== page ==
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surviving on a college budget

Learning to Survive on a College Budget

Brink's Money

08 Sep 2021

Effective money management is an essential life skill and one that you start understanding more as a college student. When you head off to college you earn more responsibilities like living on your own, feeding yourself, and keeping an eye on your finances. Whether you get a job while on campus or your family is helping you out financially, you have a source of income that will help you get by and you’ll need to know how to allocate adequately. Learning to live on a college budget is a process that takes some thought and practice so it’s okay if you don’t get it right away. We’ve outlined a few tips to help get you started:

Learn How to Cook

You may not realize it but eating out several times a day or throughout the week can burn a hole in your pocket faster than anything else. We understand that you probably have a lot on your plate and grabbing something quick to eat can be easy but this is a habit you can work on to break. Eating out once in a while doesn’t hurt but it can be far cheaper to prepare your meals at home. Figuring out how to make meals you enjoy at home can be healthier and fun as well as a skill you can use for the rest of your life. There are countless sites that can provide you with quick and easy recipes that will help save you a few extra dollars. 

Search for Discounts

One of the greatest perks to being in college are all the opportunities for a student discount. Your student ID is there to grant you access around campus but it also serves as your ticket to save money in places around town or even online. There’s no secret that college is expensive so you might as well make the most of that ID. 

Anticipate Your Expenses

When it comes to managing your money in college, one of the most important aspects is anticipating your expenses. By outlining everything you will need to account for, you’ll get a better understanding about where your money should be going. A few examples of college-related expenses are:

  • Textbooks

  • Rent

  • Food

  • School supplies

  • Household items

  • Transportation

  • Utilities

  • Clothing

  • Entertainment

Calculate Your Income

The money you bring in each month is an essential part of your monthly budget. Whether you have a part-time job or get assistance through scholarships or loans, it’s important that you make note of this income because it is essentially how much you have available to spend. When you know how much you make, then you will be able to set a budget for yourself.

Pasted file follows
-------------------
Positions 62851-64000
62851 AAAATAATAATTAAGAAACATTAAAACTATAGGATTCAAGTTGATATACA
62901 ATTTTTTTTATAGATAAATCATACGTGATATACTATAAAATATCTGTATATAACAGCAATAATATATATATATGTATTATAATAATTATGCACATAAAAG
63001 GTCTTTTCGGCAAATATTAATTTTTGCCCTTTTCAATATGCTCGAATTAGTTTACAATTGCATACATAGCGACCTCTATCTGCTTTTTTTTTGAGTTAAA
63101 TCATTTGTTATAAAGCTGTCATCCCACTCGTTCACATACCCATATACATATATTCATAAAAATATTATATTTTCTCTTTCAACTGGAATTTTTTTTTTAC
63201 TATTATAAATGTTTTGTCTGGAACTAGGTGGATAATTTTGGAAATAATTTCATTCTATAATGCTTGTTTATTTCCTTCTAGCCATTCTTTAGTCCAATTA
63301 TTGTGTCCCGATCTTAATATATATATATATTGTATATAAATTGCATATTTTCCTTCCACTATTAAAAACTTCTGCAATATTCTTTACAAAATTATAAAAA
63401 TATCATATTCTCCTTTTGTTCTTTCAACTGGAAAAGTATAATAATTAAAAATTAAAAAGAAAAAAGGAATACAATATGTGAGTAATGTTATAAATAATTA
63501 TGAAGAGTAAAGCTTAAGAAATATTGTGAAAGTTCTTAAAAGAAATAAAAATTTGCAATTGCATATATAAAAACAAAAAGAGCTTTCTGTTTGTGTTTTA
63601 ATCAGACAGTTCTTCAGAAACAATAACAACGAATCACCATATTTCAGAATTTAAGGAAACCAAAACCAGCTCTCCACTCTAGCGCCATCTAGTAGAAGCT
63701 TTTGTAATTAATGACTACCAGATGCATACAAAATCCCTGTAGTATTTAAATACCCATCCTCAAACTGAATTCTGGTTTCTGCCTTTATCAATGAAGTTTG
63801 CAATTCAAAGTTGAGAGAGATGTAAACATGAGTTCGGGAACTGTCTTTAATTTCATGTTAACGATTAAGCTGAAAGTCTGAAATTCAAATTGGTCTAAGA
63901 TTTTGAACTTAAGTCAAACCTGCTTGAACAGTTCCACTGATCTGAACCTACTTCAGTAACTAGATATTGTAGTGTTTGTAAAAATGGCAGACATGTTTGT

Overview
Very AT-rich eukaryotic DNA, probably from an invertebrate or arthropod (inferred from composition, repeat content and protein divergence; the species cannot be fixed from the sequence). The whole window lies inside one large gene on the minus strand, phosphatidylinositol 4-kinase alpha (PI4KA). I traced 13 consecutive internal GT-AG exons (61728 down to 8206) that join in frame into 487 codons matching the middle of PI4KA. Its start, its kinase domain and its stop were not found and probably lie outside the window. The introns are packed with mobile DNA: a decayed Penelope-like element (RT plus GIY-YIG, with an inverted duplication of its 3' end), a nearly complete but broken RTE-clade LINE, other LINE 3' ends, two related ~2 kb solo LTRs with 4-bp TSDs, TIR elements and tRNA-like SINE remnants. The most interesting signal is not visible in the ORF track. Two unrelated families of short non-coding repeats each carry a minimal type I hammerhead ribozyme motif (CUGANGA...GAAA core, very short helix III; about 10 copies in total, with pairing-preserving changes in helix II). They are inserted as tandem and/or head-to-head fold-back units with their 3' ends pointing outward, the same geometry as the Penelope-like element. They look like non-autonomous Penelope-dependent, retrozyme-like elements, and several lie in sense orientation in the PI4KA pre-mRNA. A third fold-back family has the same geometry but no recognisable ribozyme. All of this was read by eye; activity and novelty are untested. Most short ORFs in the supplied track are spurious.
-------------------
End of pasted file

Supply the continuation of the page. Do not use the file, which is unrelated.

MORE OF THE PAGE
Track Your Spending

Anticipating your expenses and calculating your income are vital but don’t forget to track your spending. The most effective way to get a handle on your finances is to know exactly how you’re spending your money. Keeping an eye on your purchases can also help you figure out where you can make cuts if you find yourself wanting to save more. 

Distinguish Between Needs and Wants

An essential money skill that you’ll get the hang of as you do more budgeting is distinguishing between your wants and needs. Noting this key difference in your expenses will help you determine if you have the resources to spend on the kinds of things that would be nice to have or are necessary to your current situation. As you better understand your finances then you can figure out what expenses you can incorporate into your budget based on priority and importance. 

Make Extra Cash

If you find that you have some spare time in your schedule and want to make some extra cash, then try looking for a part-time job. Not only would a job help you have cash available for everyday expenses, but it would also look great on your resume when applying for more jobs later. The possibilities for a job while in college are endless and if you can land a job that ties back to your major, even better because you’ll be gaining real world experience and earning an income. 

Have Roommates

One of the easiest ways to cut down on your expenses as a student is to live with roommates. If you are living on your own, you’ll be solely responsible for taking care of rent and utilities. When you live with at least one roommate, you see that the burden of rent is reduced immensely. Another bonus to having roommates is that you might even make a few great friends. 

College is a learning experience and not just because you’re working hard to earn your degree but you are also handling your money and expenses. Effective money management is not something you learn overnight and as a student you’re dealing with new responsibilities. Money management on a college budget shouldn’t be a pain but with a few helpful tips you can be on your way to effectively handling your finances. 

Want to get a head start on managing your expenses? Learn more about how you can get control with the Brink’s Money Prepaid Mastercard. 

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